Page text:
There's nothing better than playing a game with kids to pass the time. Even better, if you can facilitate making the game first and then playing it, kids will get double the experience with one fun game. A popular game for kids to play is a Velcro target board with plastic balls replacing darts. Taking the time to make your own game will help kids follow directions, be creative and have patience to play their game once the product is finished.
- Skill level:
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Things you need
- 5-7 pieces of felt of different colours
- Sheets of adhesive-backed Velcro
- Dark-coloured permanent marker
- Bulk bag of ping-pong or plastic golf balls
- Ribbon, cord, string or yarn
- Duct tape
Cut enough small Velcro circles from the "hook" or scratchy side of the fabric to attach at least eight to each plastic ball. If they're self-adhesive, press the circles on at least three balls per player. If the Velcro is not self-adhesive, apply with glue. The little "hooks" will stick to the felt.
Using the permanent marker and circular objects, draw a circle on each piece of felt, descending in size. A standard dartboard is 18 inches in diameter, which is a good size for the largest circle; you should have room for several Velcro balls to fit on the target. As you cut, each circle should be smaller than the previous circle, with the smallest circle representing the centre bulls eye. Choose felt colours that circles will stand out well when placed on top of each other.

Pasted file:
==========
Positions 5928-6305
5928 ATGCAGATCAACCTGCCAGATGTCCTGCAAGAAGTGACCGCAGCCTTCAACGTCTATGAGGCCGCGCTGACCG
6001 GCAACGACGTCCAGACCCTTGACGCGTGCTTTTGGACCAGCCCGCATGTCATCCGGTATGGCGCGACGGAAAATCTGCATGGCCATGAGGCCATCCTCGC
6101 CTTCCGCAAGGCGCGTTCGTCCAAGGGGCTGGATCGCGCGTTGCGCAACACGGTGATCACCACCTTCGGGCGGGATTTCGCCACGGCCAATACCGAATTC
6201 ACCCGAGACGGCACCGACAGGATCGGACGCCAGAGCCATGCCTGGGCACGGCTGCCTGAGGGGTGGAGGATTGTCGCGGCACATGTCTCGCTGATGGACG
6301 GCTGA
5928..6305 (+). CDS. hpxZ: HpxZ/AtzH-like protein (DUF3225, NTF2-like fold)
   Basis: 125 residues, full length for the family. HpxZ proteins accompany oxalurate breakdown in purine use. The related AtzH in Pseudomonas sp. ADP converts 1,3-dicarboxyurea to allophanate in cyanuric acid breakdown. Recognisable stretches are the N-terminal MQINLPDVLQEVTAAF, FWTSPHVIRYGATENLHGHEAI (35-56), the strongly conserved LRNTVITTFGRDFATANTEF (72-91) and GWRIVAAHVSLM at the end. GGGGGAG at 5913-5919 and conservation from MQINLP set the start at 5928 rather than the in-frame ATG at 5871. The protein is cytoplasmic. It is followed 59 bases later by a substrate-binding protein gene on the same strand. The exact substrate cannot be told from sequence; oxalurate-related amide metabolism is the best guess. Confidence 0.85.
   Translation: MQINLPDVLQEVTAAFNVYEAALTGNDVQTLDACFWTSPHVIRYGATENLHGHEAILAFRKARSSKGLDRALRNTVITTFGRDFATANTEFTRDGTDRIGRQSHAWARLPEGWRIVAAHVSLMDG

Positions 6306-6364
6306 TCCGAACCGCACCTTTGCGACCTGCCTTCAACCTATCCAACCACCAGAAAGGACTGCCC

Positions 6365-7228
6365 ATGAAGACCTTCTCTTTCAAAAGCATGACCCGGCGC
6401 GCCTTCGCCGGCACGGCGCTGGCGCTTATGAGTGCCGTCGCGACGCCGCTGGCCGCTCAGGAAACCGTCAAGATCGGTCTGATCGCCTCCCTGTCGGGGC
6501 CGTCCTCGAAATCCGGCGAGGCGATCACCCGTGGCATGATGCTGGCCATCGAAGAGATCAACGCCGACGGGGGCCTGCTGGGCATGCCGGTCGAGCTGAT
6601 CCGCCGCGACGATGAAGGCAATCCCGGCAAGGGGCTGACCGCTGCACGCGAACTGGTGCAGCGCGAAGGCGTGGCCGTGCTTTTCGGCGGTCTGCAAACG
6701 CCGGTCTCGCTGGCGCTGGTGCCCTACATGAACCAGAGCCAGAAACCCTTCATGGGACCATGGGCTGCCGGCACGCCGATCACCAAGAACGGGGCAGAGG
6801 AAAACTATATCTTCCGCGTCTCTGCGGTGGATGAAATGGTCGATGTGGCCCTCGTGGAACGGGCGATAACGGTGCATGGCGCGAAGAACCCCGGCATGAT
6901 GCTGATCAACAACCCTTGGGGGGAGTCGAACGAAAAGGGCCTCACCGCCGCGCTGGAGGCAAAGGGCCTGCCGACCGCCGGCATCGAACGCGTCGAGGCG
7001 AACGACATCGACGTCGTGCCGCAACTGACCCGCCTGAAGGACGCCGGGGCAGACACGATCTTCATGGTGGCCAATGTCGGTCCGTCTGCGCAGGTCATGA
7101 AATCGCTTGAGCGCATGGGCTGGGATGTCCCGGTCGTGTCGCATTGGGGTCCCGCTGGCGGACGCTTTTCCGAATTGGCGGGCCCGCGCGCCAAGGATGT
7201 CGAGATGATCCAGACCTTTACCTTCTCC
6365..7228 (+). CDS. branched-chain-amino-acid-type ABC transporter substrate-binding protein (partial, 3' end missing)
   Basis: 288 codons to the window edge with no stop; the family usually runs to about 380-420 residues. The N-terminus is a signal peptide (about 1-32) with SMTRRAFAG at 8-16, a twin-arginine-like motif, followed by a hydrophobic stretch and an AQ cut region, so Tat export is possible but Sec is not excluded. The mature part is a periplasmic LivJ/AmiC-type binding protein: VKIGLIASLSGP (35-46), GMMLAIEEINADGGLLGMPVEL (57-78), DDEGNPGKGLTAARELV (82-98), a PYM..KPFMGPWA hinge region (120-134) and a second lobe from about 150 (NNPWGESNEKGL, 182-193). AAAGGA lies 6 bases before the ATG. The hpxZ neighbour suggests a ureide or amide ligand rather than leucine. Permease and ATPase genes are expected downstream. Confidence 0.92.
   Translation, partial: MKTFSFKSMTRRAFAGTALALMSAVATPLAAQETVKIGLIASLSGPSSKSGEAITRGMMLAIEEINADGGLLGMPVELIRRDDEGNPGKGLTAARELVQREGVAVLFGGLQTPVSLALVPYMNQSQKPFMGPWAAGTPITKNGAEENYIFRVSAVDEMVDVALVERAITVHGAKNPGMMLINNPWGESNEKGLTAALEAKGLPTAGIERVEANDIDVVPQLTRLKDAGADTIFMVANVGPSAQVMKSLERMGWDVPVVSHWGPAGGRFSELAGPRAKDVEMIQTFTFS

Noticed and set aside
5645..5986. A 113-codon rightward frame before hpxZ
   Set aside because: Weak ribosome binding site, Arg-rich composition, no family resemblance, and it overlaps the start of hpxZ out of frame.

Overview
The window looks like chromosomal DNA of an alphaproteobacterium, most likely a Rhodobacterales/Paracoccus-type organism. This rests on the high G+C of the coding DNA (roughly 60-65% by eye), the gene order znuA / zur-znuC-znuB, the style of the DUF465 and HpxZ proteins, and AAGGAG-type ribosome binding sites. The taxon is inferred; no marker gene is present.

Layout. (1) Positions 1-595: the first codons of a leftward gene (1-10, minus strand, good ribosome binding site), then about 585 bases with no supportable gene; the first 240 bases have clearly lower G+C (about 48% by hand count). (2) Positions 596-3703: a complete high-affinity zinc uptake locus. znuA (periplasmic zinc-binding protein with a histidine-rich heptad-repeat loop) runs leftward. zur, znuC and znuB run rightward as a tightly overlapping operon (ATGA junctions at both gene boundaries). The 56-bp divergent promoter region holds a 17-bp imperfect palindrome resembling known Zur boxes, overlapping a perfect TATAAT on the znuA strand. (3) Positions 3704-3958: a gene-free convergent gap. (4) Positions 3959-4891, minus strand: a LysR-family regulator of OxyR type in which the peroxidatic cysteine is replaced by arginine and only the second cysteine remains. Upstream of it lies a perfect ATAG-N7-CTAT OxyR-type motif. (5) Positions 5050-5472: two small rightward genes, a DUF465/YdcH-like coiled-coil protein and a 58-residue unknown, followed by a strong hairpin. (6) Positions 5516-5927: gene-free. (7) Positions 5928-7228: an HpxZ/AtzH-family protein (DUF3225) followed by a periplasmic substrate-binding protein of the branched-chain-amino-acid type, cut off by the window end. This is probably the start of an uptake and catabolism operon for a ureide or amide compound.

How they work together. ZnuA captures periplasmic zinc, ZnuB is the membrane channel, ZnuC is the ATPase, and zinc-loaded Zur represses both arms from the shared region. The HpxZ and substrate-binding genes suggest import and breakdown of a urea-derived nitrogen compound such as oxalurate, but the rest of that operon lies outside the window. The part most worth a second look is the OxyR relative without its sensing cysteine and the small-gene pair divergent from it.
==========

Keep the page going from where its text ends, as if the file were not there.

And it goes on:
Cut out each felt circle and glue them, largest to smallest. Add a fun twist to your kids' game by offsetting the circles, deviating from the normal dartboard look. It will end up being shaped like a bugle or a horn of plenty, with the largest circle to the left or right, and circles in descending order following.
Glue your felt board to a piece of cardboard that is larger than the size of your entire game board. When the glue dries, cut off excess cardboard around your target board. You have effectively strengthened your playing board and made it more resilient to repetitive game play.
Label each different coloured section with points, as you would on a normal dartboard, or choose different fun ways to spice up the game play: You could add "free turn" or "lose a ball" spots for lucky or unlucky tossers -- or even add different prizes, instead of points, so the game could be transferable to a holiday or birthday party.
Cut a piece of string or cord and affix it with duct tape to the top-centre of the board on the reverse side. You can now hang your board on any type of hook, nail or tack located throughout the house or classroom.
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